Mothers who fear their child might have food allergies tend to exclusively breastfeed their newborns for longer – but that could raise their risk of reactions, a new study finds.
Researchers surveyed 2,586 breastfeeding mothers and tracked the health of their babies.
Those who introduced ‘trigger’ foods, such as peanuts and eggs, from about seven months had a lower risk of allergies, the study found.
Mothers who feared a reaction tended to wait longer, exclusively breastfeeding until they were around 10 months old.
Coincidentally, those were the kids who were more likely to develop intolerances and allergies to certain foods.
Researchers can’t say for certain whether the delay is to blame, or simply that the mothers’ instincts were right.
But the findings fall in line with a growing swell of research that suggests early exposure to trigger foods could be key for building up resilience.
A study led by the FDA and CDC found introducing trigger foods early could be crucial
Lead study author Dr Karen Robbins, an allergist at Children’s National Health System in San Francisco, said: ‘Breastfeeding a newborn for the first few months of life helps their developing immune system become more robust, may affect the microbiome, and could influence or prevent development of allergy later in life.
‘However, mothers’ perceptions of their newborns’ adverse reactions to food appears to factor into how long they breastfeed.’
She raised concerns that extended breastfeeding could impact on mothers introducing solid food to their babies.
Dr Robbins said: ‘Gradually transitioning to solid food gives infants an opportunity to sample an array of foods, nibble by nibble, including food allergens like peanut and eggs.
‘We know from previously published research that introducing high-risk babies to a food allergen like peanuts early in life appropriately primes their immune system and dramatically decreases how often these children actually develop peanut allergies.
‘The relationship between breastfeeding and allergy development is complex, so understanding mothers’ practices is important.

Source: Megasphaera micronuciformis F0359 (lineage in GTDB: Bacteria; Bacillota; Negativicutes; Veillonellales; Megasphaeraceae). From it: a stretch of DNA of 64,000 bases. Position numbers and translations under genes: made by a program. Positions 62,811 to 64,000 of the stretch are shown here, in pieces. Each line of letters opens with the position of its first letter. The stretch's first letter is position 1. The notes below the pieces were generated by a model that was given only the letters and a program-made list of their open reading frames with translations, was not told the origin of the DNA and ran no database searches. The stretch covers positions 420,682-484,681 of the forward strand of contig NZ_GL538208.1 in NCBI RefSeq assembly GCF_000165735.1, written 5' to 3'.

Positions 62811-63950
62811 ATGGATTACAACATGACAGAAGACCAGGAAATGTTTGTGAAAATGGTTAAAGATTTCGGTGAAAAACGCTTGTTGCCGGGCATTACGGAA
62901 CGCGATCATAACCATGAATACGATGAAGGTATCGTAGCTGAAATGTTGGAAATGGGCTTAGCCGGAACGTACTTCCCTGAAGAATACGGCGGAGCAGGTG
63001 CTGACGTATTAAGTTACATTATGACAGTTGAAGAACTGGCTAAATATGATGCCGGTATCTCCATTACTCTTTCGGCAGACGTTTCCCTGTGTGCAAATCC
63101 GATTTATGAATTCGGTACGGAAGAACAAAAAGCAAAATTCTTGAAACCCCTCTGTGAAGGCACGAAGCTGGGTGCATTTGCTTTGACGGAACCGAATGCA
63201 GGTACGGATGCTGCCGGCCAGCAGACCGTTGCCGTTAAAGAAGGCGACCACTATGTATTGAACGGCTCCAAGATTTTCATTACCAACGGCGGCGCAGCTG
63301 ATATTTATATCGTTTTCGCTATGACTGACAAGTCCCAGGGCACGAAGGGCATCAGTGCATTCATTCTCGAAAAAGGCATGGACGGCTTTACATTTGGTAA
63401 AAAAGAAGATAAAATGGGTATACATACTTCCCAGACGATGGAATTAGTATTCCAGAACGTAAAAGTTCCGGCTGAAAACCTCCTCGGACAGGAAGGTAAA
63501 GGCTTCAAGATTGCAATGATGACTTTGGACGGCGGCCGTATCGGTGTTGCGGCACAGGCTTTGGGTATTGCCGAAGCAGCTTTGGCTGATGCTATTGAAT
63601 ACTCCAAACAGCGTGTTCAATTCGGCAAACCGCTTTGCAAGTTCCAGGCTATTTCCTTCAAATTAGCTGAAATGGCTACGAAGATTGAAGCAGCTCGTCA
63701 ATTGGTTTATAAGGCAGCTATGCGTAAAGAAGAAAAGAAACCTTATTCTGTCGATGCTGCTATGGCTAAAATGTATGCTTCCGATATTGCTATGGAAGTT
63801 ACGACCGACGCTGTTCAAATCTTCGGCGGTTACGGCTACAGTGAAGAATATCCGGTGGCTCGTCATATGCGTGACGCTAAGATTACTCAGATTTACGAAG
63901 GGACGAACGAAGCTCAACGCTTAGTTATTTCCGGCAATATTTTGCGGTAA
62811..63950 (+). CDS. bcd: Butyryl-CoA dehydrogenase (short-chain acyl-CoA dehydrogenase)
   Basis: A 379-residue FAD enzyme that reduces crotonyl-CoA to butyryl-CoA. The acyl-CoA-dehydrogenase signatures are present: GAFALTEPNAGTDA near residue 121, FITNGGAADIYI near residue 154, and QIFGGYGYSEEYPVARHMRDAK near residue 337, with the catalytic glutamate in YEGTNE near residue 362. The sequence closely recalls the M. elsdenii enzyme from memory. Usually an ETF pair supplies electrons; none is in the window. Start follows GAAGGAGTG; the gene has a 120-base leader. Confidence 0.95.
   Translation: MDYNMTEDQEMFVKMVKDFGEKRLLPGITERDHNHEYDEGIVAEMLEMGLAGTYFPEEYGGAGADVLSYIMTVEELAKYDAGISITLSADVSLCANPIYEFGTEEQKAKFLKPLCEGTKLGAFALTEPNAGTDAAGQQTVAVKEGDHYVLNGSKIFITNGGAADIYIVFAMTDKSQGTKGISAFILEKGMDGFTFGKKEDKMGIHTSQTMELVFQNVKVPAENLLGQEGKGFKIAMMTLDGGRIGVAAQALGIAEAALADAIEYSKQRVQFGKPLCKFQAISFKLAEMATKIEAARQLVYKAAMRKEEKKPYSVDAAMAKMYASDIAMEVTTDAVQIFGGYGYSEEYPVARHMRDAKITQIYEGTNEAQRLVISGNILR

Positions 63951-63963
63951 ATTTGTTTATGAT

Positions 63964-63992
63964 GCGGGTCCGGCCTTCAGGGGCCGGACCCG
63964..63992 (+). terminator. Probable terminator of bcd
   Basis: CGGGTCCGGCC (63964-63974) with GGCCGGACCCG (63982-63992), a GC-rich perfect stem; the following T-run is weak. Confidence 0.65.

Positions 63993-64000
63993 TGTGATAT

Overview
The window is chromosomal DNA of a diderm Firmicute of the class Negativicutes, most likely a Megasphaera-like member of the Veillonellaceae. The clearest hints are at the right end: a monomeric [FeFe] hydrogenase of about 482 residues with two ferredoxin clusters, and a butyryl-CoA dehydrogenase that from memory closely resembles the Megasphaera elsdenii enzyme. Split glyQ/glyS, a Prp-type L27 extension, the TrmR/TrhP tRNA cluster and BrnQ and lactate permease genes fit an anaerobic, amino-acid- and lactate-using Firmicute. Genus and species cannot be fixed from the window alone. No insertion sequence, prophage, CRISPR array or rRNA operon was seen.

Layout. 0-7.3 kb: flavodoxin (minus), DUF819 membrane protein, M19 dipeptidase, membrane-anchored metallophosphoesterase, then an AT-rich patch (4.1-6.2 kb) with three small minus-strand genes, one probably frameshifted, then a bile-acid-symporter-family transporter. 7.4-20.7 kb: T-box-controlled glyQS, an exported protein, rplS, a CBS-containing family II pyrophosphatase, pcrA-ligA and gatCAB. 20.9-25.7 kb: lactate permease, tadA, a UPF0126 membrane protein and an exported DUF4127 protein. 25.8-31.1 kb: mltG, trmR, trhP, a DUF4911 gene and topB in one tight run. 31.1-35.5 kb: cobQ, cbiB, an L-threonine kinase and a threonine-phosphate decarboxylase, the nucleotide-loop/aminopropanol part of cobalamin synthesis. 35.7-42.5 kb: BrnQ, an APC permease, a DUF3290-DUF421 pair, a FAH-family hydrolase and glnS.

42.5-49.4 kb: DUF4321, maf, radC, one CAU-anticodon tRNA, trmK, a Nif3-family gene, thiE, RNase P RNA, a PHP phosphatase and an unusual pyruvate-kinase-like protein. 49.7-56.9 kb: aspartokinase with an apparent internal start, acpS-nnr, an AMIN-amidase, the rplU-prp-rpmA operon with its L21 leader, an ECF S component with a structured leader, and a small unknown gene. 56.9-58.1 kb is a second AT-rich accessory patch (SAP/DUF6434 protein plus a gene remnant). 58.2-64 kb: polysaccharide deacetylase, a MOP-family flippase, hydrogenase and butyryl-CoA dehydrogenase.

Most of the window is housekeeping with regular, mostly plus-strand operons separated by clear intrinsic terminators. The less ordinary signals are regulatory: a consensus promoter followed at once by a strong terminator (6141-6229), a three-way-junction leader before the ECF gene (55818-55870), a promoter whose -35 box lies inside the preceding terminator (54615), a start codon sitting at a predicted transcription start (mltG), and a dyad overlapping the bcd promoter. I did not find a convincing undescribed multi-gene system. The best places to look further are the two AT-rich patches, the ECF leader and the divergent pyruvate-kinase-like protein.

‘We also do not know how often these early reactions result in true food allergy, compared with transient food intolerance.’
Her research team made their findings by analyzing data from The Infant Feeding Practices Study II from 2005 to 2007.
The study was led by the Food and Drug Administration (FDA) and the Centers for Disease Control and Prevention (CDC).
It tracked diet and feeding practices of about 2,000 women late in their pregnancies and followed their babies’ diets through the first year of life.
Some 2,586 breastfeeding mothers in the study completed surveys when their infants were four, nine and 12 months old.
They were asked whether there were problems caused by food, such as an allergic reaction, sensitivity or intolerance.
The majority of these infants (84.6 percent) had no suspected allergic reaction to either food they ate on their own or to food they were exposed to via breast milk.
The mothers reported that nearly 11 percent of infants reacted to something they ate; 2.4 percent reacted to food products they were exposed to via breast milk; and 2.4 percent reacted to both food they consumed directly or were exposed to via breastfeeding.
They also found infants with suspected food allergies after exposure to food their mothers ate were breastfed a mean of 45.8 weeks; infants with food intolerance after both exposure to food their mother consumed and food they ate themselves were breastfed a mean of 40.2 weeks; and infants with no concern for food reactions, who were breastfed a mean of 32 weeks.
Food allergies are a growing public health concern, affecting between four to six percent of US children, according to the CDC.
But little is known about the links between mothers’ perceived food allergies, babies’ hypersensitivity to foods and how long they’re breastfed.
The study’s findings have been presented during the American Academy of Allergy, Asthma & Immunology 2019 Annual Meeting.